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  • Writer's pictureLouie Monteith


(Isa 53:3) He is despised and rejected by men, A Man of sorrows and acquainted with grief . . .

When it comes to a personal loss, one may wonder how a Christian is to grieve. On one side a Christian can be so rosy-eyed and believe you should never grieve. Your loved one is in heaven. You are to rejoice and be happy. On the other hand, a person may sink in so much despair to unhealthy proportions and never recover to live a vital life. Is it okay for a Christian to grieve? Does it display a lack of faith? Does it negate a victorious life in Christ?

Jesus had a friend named Lazarus who passed away on the younger side. When Jesus arrived on the scene the atmosphere was fraught with various emotions. When He encountered Lazarus’ sister Martha He began talking of His resurrection and eternal life. When He met up with Lazarus’ other sister Mary He found her troubled of soul and weeping along with all the Jews around her. The Bible says, “He groaned in the spirit and was troubled”. (John 11:33) The Greek word for groaned is tarasso and it means to be stirred or agitated. This disturbance was because of His conflict with the combined forces of sin, death, and Satan. It was all coming together in the face of death and it made him groan and troubled.

There will be times when the heaviness of living in a fallen world will hit us hard. It may be the loss of a loved one, a large reversal, a friend that strays from the faith, a health crisis, or any other serious problem or set of circumstances. You’ll feel the weight of it all and just groan in your spirit like Jesus. This does not characterize a loss of faith but a load of weight. And isn’t it usual to groan when you lift something heavy?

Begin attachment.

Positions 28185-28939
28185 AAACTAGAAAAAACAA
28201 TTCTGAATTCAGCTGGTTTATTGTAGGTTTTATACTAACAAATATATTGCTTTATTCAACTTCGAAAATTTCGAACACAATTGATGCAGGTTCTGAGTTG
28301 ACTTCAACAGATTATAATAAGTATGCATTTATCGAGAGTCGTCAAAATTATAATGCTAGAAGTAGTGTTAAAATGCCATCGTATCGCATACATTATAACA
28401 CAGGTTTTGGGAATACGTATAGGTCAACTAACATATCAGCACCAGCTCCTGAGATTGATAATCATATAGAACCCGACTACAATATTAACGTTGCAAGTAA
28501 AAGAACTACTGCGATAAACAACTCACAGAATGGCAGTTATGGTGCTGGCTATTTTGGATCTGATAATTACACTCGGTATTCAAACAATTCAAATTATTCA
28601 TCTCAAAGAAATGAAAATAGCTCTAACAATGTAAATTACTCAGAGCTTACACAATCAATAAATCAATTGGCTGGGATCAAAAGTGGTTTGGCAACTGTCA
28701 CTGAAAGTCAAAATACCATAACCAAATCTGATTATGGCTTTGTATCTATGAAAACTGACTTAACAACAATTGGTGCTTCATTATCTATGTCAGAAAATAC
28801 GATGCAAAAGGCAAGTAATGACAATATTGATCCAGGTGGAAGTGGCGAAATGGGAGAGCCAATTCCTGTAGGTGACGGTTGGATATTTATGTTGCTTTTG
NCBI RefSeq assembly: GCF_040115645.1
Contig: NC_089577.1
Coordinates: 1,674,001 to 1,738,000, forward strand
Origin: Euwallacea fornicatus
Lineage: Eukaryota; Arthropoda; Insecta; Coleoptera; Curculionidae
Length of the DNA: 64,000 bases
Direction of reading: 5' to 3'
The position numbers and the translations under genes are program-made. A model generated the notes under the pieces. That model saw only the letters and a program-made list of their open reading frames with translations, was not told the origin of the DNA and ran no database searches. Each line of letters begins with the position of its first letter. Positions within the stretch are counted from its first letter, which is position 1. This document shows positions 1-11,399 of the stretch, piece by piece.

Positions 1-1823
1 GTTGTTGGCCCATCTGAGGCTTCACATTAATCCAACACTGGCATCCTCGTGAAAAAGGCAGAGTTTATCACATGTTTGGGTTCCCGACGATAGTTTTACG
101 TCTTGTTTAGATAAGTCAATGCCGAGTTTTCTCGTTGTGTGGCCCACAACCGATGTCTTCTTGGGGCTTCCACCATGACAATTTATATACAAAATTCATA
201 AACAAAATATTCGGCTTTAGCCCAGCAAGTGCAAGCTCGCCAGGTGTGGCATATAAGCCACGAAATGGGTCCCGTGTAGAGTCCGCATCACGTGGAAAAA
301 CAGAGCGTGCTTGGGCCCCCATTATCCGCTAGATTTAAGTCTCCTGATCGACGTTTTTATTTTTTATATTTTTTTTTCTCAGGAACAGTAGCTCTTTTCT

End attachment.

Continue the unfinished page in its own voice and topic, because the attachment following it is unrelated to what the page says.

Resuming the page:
Sometimes we can go from one difficulty to another without a break. But we would be in good company because Isaiah prophesied that Jesus would be a man of sorrows and acquainted with grief. At times like this we have to pray that mature prayer: “Lord, I pray not for lighter burdens, but a stronger back.” You grieve but it’s a GOOD GRIEF. You start to agree with Paul: (1 Thes 3:3) that no one should be shaken by these afflictions; for you yourselves know that we are appointed to this. And like David: (Psa 34:19) Many are the afflictions of the righteous, But the LORD delivers him out of them all. You become aware that it’s okay to groan (Rom 8:23), just not to moan (Phil 2:14). That God’s grace will be sufficient (2 Cor 12:7-10). That no trial will be the end of us but the beginning of new strength in the Lord (1 Cor 10:13). That the weight of government is upon His shoulder (Isa 9:6), not ours. And that His Spirit consoles (Isa 61:3) and sorrow will not be forever (Rev 21:4). That’s what you call GOOD GRIEF!

I walked a mile with Pleasure, She chatted all the way; But left me none the wiser, For all she had to say. I walked a mile with Sorrow, And ne’er a word said she; But, oh! The things I learned from her, When sorrow walked with me. - Robert Browning Hamilton



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